I feel like I need some space to breathe.
I feel like I need to strip it all back and start from the beginning.
And filling (or not filling!) my house with only things I/we need, or that bring us value and joy.

Sooooooo, aside from imploring you all to go and see The Minimalists as they continue their UK tour (tour dates are here, the events are FREE, and it’s a fab night out! Just don’t blame me when you get home and want to Freecycle the contents of your house…), I’m embarking on a mission. A mission on which you are cordially invited to join me on.
And a mission that I will tell you all about very soon….!

21 thoughts on “The Minimalists

  1. Brilliant post Jen. I am *so* with you on the clutter thing – or rather, the urge to DE-clutter. I’ll join you. I’ve just sorted out my son’s bedroom (you wouldn’t believe the stuff in there) and have large piles for charity / donate / bin and can’t wait to get his room sorted in a more streamlined way. It’s not quite minimalist but it’s a start, and it certainly helps to clear the head a little. Good luck on your journey, I’ll be reading with interest! Claire xxx

  2. When we moved to Heathfield in 2007, we were having a rough time and had to downsize. In the process I had to get rid of loads of stuff, including over 1000 books, which hurt the most. I haven’t missed them at all. We don’t have room now for me to accumulate books like I used to and I use the library and charity shops, taking them back or passing them on when I’ve read them.
    Ever since January, I have got rid of at least one thing every day and there is STILL lots of stuff to go. The more I get rid of though, the less I feel the need to get more stuff and the more strange I find the features in the Sunday press for the latest £800 ‘must have’ dress or something. What a strange phrase that is, ‘must have’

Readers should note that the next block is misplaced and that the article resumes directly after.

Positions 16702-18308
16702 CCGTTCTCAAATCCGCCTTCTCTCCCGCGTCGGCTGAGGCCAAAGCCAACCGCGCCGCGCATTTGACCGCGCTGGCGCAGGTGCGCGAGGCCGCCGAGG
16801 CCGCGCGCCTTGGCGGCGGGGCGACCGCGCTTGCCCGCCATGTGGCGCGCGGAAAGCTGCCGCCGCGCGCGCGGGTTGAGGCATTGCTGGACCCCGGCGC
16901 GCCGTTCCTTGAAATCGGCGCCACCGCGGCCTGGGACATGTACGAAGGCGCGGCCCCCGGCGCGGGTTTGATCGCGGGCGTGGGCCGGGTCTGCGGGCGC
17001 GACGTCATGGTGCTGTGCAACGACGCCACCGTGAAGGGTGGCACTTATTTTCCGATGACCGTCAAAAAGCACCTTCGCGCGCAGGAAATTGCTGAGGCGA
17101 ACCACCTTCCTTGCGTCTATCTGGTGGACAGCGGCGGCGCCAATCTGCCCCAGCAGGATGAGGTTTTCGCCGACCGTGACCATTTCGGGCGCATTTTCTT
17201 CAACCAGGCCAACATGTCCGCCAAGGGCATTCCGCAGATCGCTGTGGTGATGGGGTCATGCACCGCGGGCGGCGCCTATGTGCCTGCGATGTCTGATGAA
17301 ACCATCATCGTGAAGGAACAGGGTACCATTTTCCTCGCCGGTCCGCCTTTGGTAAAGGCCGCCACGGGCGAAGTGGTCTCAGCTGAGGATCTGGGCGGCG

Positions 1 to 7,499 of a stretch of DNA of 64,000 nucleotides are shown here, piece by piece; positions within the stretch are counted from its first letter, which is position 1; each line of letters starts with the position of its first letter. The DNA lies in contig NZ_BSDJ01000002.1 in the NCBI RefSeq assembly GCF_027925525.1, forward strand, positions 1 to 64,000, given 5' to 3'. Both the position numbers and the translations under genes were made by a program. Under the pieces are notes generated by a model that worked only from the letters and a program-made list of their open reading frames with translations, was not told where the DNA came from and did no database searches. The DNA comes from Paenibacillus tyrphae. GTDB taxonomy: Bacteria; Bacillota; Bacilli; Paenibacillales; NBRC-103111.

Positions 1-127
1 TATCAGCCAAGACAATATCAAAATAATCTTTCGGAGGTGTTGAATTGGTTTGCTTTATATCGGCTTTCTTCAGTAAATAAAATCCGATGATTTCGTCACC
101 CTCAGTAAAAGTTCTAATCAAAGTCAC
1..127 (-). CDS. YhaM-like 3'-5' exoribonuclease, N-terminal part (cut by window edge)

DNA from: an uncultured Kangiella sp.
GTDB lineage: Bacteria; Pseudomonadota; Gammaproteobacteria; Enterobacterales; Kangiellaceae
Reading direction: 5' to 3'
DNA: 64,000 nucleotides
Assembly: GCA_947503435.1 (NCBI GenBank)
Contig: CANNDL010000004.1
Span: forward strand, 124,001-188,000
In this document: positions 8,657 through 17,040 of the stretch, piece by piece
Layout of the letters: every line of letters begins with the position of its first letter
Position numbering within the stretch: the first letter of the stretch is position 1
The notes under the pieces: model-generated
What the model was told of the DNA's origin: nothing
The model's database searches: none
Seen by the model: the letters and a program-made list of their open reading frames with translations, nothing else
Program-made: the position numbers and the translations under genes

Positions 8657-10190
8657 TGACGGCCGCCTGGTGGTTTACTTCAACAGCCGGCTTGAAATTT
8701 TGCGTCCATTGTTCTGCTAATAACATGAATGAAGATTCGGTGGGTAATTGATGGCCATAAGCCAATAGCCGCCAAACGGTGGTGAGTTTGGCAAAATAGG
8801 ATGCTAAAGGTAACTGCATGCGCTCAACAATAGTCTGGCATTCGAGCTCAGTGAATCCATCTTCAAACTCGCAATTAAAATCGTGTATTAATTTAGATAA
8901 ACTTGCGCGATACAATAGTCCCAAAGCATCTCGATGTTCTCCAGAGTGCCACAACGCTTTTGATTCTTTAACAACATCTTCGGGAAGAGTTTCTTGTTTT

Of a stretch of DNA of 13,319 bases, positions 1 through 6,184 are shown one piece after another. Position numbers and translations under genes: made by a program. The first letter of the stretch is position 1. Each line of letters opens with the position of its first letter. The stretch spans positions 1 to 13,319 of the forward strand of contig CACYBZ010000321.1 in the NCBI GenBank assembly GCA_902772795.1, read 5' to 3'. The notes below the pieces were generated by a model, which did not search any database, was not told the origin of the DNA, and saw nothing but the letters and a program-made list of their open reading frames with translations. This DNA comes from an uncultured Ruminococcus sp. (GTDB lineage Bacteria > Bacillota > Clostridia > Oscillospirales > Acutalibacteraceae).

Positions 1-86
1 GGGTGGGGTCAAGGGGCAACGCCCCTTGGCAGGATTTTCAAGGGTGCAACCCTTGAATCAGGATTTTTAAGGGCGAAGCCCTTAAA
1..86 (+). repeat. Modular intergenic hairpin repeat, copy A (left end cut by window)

3. I love that Nigel Marsh quote and his TED talk/book. He sums up the idea of the idiocy of trying to keep up with the Jones very nicely. I can understand how in this day and age of media and advertising people get sucked into trying to buy themselves the perfect life though.

  4. Ooh Jen this is just where I’m at as well. Have been flirting with minimalism for the past year (also recommend The Joyf Of Less by Francine Jay) and have recently embaked on Project 333 – the wardrobe side of minimalism where you pare your clothing down to just 33 items to wear for the next three months. Like you with small children I am amazed at the clutter that comes into our house. Have set myself a challenge to seriously declutter by Christmas (another season of stuff – would be interested to hear what your tactics are for this holiday!). Will read your future posts with much enthusiasm.

    • Kathryn, don’t know what Jen is planning, but personally I am thinking more and more along the lines of doing things with friends and family rather than buying things. I don’t want more stuff in my house, even stuff that has been lovingly chosen by someone else.
      Had to rein in my instincts to buy lots of lovely stuff for my 6yr old grand daughter, as I was just filling their house with stuff instead!
      So if I want to give a gift, and don’t want to/can’t afford to spend 100’s on a cooking course or something, I tend to give consumables, and I let it be known that’s what I like as well. A lovely bottle of olive oil, a beautiful cheese, some delicious balsamic vinegar, interesting mustards, artisan honey – basically I love anything foodie! I make picallilli, chutneys, jams, cakes, chocolates, vegan meals, biscuits, preserved lemons and oranges and, in season, I take them produce from the garden, and all sorts of other goodies for my friends
      And once I have the space to do it again, I will be asking friends and family round for jolly times around the table
      Will be interested to hear what others are planning for the orgy of stuff buying season